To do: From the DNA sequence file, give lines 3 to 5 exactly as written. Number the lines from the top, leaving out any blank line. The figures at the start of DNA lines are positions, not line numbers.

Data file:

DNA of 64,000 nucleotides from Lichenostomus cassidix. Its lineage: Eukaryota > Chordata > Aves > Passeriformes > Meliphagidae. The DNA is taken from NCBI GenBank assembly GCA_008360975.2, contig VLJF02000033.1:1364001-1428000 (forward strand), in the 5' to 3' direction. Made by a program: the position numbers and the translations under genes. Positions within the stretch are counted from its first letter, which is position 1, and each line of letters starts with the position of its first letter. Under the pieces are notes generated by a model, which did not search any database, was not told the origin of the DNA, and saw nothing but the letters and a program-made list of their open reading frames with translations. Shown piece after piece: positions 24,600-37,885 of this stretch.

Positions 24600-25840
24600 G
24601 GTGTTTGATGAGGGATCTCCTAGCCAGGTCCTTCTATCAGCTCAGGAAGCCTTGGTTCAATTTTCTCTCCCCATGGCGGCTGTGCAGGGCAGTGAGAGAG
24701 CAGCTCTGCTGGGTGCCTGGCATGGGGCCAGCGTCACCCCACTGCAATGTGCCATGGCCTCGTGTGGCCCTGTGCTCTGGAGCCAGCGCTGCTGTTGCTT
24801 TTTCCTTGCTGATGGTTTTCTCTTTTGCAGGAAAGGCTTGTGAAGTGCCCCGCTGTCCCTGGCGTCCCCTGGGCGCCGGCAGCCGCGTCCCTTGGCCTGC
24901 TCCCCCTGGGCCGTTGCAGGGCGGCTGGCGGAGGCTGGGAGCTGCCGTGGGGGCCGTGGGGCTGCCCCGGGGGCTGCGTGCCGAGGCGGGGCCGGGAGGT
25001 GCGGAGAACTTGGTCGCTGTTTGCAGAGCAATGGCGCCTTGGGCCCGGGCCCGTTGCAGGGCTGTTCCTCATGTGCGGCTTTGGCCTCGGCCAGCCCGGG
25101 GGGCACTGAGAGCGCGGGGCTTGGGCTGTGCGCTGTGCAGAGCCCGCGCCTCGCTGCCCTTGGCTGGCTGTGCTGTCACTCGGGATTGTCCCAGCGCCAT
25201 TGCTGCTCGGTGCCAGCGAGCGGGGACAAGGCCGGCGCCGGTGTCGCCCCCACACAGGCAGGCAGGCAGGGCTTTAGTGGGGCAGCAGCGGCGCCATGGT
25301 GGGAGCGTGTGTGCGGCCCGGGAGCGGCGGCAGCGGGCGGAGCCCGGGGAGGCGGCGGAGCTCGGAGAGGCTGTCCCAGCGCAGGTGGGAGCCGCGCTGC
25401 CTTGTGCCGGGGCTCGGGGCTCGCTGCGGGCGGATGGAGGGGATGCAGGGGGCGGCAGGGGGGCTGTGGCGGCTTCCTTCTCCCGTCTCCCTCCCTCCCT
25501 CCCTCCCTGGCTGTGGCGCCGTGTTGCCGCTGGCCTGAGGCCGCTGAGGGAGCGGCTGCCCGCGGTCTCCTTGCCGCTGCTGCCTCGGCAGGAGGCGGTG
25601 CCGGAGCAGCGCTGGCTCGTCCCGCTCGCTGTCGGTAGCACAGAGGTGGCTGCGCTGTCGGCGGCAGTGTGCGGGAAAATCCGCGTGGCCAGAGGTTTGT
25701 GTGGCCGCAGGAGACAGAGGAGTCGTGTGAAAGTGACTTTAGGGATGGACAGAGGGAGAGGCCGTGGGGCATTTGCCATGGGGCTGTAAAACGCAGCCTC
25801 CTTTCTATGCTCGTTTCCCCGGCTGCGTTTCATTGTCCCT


24600 G
24601 GTGTTTGATGAGGGATCTCCTAGCCAGGTCCTTCTATCAGCTCAGGAAGCCTTGGTTCAATTTTCTCTCCCCATGGCGGCTGTGCAGGGCAGTGAGAGAG
24701 CAGCTCTGCTGGGTGCCTGGCATGGGGCCAGCGTCACCCCACTGCAATGTGCCATGGCCTCGTGTGGCCCTGTGCTCTGGAGCCAGCGCTGCTGTTGCTT